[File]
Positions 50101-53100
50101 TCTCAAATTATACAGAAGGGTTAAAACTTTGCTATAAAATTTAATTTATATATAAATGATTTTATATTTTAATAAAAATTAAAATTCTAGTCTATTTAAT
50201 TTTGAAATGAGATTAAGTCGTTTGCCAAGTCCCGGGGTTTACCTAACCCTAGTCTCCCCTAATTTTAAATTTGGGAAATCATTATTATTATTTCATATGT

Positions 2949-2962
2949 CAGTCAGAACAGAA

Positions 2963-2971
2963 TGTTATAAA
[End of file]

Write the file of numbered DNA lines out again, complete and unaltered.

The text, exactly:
Positions 50101-53100
50101 TCTCAAATTATACAGAAGGGTTAAAACTTTGCTATAAAATTTAATTTATATATAAATGATTTTATATTTTAATAAAAATTAAAATTCTAGTCTATTTAAT
50201 TTTGAAATGAGATTAAGTCGTTTGCCAAGTCCCGGGGTTTACCTAACCCTAGTCTCCCCTAATTTTAAATTTGGGAAATCATTATTATTATTTCATATGT

Positions 2949-2962
2949 CAGTCAGAACAGAA

Positions 2963-2971
2963 TGTTATAAA